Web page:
Lachlan Coote has been one of the most consistent performers in the NRL’s recent history at fullback.
Moving from North Queensland to Merseyside, with Ben Barba travelling in the other direction, Coote has organisational skills from the back, as well as being a threat with his running and passing game.
Coote was part of the Cowboys side that won the Grand Final in 2015 but he recently lost his place in the team to Ben Hampton.
Blake Austin (Canberra Raiders – Warrington Wolves)
Perhaps the most exciting signing heading to Super League in 2019, Blake Austin could be sensational in the UK.
There has never been any doubt in Austin’s ability with the ball, in particular with his dangerous running game.
Three years ago he won the stand-off of the year award in the 2015 Dally M Awards.
He was sensationally dropped by Ricky Stuart in 2018, but he was one of the form halfbacks towards the back end of this year.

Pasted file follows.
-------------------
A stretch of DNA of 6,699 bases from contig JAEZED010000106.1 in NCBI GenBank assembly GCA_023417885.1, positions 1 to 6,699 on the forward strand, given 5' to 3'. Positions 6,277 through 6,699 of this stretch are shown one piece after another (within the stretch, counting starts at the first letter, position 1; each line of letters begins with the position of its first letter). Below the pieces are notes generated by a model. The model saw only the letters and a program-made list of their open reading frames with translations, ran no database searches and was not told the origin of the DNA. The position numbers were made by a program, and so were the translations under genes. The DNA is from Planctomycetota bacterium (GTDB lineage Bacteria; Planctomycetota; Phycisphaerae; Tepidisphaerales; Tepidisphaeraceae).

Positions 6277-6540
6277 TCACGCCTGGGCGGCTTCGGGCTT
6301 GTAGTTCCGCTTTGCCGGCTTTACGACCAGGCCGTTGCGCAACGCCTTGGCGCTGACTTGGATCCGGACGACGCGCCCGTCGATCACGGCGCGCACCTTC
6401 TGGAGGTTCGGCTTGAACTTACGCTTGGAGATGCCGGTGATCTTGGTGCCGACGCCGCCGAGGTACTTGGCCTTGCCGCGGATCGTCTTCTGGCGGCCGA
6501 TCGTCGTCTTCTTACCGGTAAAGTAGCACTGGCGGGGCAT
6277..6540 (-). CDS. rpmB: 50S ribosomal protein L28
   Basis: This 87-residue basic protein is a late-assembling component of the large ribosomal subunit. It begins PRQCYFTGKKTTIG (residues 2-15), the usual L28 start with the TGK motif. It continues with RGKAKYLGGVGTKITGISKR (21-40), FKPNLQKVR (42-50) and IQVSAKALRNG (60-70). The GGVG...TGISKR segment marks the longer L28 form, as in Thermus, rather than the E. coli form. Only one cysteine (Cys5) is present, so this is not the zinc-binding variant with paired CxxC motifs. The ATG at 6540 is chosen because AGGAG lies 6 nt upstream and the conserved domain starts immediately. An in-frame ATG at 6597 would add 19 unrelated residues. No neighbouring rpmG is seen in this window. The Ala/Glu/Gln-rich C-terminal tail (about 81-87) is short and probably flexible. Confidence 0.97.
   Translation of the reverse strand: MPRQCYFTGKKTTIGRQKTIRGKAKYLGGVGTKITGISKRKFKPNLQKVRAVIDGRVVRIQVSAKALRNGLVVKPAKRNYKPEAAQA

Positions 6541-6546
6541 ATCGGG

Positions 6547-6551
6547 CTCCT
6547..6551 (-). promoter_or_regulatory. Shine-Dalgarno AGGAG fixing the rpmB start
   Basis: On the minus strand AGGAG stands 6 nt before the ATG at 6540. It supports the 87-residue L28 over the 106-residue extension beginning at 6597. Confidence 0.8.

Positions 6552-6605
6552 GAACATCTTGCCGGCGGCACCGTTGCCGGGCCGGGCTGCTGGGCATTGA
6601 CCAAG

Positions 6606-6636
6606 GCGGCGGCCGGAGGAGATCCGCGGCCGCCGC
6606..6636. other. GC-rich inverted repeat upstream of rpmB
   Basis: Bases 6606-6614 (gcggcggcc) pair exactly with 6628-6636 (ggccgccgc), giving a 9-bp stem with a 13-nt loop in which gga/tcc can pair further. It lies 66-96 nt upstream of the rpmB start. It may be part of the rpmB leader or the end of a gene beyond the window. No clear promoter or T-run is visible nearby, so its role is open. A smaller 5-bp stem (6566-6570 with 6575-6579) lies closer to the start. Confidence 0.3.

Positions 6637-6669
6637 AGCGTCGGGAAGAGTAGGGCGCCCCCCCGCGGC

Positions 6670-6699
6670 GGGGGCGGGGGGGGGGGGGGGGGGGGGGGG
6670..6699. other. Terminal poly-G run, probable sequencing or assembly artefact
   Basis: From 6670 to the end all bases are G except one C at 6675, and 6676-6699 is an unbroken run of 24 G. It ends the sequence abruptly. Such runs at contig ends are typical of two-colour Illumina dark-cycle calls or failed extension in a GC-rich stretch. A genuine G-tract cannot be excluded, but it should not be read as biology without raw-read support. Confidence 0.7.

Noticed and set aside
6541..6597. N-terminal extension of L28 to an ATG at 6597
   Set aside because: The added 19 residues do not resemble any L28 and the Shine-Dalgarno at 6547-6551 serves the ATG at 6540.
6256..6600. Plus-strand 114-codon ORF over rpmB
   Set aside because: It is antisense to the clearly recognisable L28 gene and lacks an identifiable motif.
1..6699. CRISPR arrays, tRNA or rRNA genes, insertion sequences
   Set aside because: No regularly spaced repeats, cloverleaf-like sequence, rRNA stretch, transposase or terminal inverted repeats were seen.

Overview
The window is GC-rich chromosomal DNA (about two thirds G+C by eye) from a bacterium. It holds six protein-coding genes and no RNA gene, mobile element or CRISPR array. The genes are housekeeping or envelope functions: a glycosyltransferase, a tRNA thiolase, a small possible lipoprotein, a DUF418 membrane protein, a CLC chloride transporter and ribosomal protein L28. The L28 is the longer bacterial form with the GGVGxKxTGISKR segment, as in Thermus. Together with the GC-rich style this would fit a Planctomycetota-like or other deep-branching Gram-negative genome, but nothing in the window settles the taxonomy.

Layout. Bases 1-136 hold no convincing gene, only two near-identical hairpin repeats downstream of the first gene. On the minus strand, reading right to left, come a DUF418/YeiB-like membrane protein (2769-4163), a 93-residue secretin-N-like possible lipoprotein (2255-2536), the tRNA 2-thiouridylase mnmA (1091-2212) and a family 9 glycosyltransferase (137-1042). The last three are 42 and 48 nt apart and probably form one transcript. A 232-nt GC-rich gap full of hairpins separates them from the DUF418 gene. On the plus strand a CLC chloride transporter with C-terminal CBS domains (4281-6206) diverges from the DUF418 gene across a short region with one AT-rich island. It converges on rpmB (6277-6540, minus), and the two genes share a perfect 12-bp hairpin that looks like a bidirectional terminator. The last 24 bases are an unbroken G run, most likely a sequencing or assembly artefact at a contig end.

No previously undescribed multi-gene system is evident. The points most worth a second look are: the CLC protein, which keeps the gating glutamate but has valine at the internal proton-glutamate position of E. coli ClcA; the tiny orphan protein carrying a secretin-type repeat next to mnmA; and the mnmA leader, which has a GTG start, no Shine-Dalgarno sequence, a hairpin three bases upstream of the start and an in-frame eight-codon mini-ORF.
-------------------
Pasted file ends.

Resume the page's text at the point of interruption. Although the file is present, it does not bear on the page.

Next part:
Jason Clark (South Sydney Rabbitohs – Warrington Wolves)
Jason Clark is the classic unsung hero.
A South Sydney Rabbitohs stalwart, Clark has made 169 appearances for his only club in the NRL since his debut in 2009 and continued to be a big part of the team in his final year with them.
Clark was farewelled as a hero during his final games as a Rabbitoh, with the forward kicking his sole goal for the club in his final regular season home game.
Clark will be a very solid addition to Warrington’s pack for 2019. He brings a wealth of experience and an NRL Grand Final Winners ring.
Ricky Leutele (Cronulla Sharks – Toronto Wolfpack)
Eyebrows were raised when Toronto announced the signing of Ricky Leutele for 2019 mid-way through 2018.
Leutele would be an excellent signing for any Super League team, but for him to be playing in the Championship with the Wolfpack is a frightening prospect for their opponents.